80,000 years ago, fire is still a mystery. Its creation has yet to be mastered but is stolen from nature. Naoh (Everett McGill), Gaw (Nicholas Kadi) and Amoukar (Ron Perlman) are part of a neanderthal group living in a cave and keeping a fire alive within a lantern. They are attacked by the primitive Homo erectus Wagabou tribe. The remnants of the tribe escape but they lose their fire. The three are sent forth to relight the lantern. They are chased by sabretooth tigers. Then they attack a tribe of cannibals to retrieve fire. By doing so, a prisoner of the cannibals Ika (Rae Dawn Chong) escapes and starts following the trio. She's a Homo sapien. They even encounter mammoths.Although the mammoths look silly now. Historical accuracy can be a tricky thing and I can't nit pick this movie. Some of it seems off but I don't have the required PHD. What I do like is the movie's uniqueness. I don't recall too many films like it. There's maybe one or two. Also the story is actually quite compelling. It's filled with action. It has some funny moments. It's an interesting and truly unique movie going experience.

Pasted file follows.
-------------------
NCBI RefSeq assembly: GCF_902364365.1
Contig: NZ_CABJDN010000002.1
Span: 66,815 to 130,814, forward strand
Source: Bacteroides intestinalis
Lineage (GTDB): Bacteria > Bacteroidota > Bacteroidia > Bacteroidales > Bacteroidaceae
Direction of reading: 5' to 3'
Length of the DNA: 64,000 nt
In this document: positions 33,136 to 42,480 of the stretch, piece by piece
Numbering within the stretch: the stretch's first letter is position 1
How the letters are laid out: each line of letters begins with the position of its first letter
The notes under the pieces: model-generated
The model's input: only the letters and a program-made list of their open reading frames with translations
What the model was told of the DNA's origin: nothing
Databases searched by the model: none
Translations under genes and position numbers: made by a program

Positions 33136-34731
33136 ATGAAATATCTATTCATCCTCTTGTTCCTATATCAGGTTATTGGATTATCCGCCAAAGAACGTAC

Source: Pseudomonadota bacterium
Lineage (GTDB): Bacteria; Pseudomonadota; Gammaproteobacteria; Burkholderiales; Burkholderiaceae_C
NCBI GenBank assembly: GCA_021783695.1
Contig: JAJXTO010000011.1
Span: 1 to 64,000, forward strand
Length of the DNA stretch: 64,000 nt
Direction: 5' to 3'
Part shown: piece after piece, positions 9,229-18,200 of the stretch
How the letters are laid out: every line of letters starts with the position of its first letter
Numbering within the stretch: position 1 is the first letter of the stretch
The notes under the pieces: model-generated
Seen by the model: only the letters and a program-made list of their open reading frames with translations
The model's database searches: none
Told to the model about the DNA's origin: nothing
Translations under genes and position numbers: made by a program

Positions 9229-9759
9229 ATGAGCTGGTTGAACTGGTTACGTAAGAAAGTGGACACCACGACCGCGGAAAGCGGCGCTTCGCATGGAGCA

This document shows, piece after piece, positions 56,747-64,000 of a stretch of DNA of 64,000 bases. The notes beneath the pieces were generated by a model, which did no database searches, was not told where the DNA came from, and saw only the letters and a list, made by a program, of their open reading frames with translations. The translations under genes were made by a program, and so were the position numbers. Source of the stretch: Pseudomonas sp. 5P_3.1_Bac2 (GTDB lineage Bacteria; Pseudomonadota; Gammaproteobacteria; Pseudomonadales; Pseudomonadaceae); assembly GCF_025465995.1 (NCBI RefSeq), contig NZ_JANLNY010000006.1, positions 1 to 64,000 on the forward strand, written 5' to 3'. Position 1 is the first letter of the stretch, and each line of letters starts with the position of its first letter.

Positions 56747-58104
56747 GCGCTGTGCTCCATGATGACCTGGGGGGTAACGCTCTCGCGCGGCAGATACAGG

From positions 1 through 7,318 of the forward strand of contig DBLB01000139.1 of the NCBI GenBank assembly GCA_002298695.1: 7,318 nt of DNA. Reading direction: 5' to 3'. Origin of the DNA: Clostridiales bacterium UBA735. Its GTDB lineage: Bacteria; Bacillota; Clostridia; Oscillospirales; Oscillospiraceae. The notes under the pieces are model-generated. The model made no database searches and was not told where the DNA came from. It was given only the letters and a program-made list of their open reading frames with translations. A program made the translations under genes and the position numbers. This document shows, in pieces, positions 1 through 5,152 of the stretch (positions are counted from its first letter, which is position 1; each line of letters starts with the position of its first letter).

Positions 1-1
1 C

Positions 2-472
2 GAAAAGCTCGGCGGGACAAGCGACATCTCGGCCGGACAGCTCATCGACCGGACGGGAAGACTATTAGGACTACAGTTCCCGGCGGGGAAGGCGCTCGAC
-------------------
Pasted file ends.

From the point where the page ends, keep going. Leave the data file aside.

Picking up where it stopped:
Jean-Jacques Annaud's French caveman epic has gained an almost mythic status in certain circles, mainly due to its one-of-a-kind nature and its relative obscurity here in Britain. Expecting another man-vs-monsters adventure yarn in the style of ONE MILLION YEARS B.C., I instead found myself watching a powerful and deeply moving film concentrating on the triumph of the human spirit, the struggle for life, and the calamity of death. Despite there being no recognisable language spoken in the film, the story is very easy to follow and basically consists of the quest undertaken by three cavemen to capture and bring back fire for their tribe, who will be wiped out without it. Along the way they face many dangers, from wildlife to aggressive rival tribes, to treacherous bogs and even cannibals. QUEST FOR FIRE is a film that pulls no punches in its depiction of the brutality and violence of stone-age life, and the explicit violence and gore is kept realistic which makes it all the more shocking.Most, if not all, of the elements in this film are spot-on. Annaud's direction helps keep things interesting throughout, and his style helps the viewer to identify with the central characters despite us being separated from them by thousands of years. The music is stirring and the camera-work often spectacular, often when taking in the breathtaking unspoilt locations that the film uses - from the wilds of Canada to the plains of Kenya and the mountains of Scotland and the Cairngorns, the landscape is used in such an evocative way that it almost becomes a character in the film itself. The special effects that transform lions into sabre-tooths and elephants into mammoths are simplistic but highly effective, as is the subtle makeup used on the actors to give them that prehistoric look.Speaking of acting, it is generally of a very high level in what are difficult performances to give - acting must be done here through actions rather than words, but the actors successfully manage to pull it off. Each of the central trio (comprised of Everett McGill, Ron Perlman, and Nameer El-Kadi) have strong, distinctive appearances which are accentuated to good use in the movie. Rae Dawn Chong also puts in her breakthrough performance as the cannibal prisoner who is freed by our heroes and joins them on their journey. The various action is handled adeptly with fine camera-work and the film is very moving at times, especially towards the end, without being sentimental in any way. QUEST FOR FIRE is definitely the most realistic caveman film of all time and also perhaps the best. Incidentally, the film's success was proved by the arrival of two Italian rip-offs which followed the year after: Alberto Cavallone's gruesomely graphic MASTER OF THE WORLD, and Umberto Lenzi's silly but endearing IRON MASTER.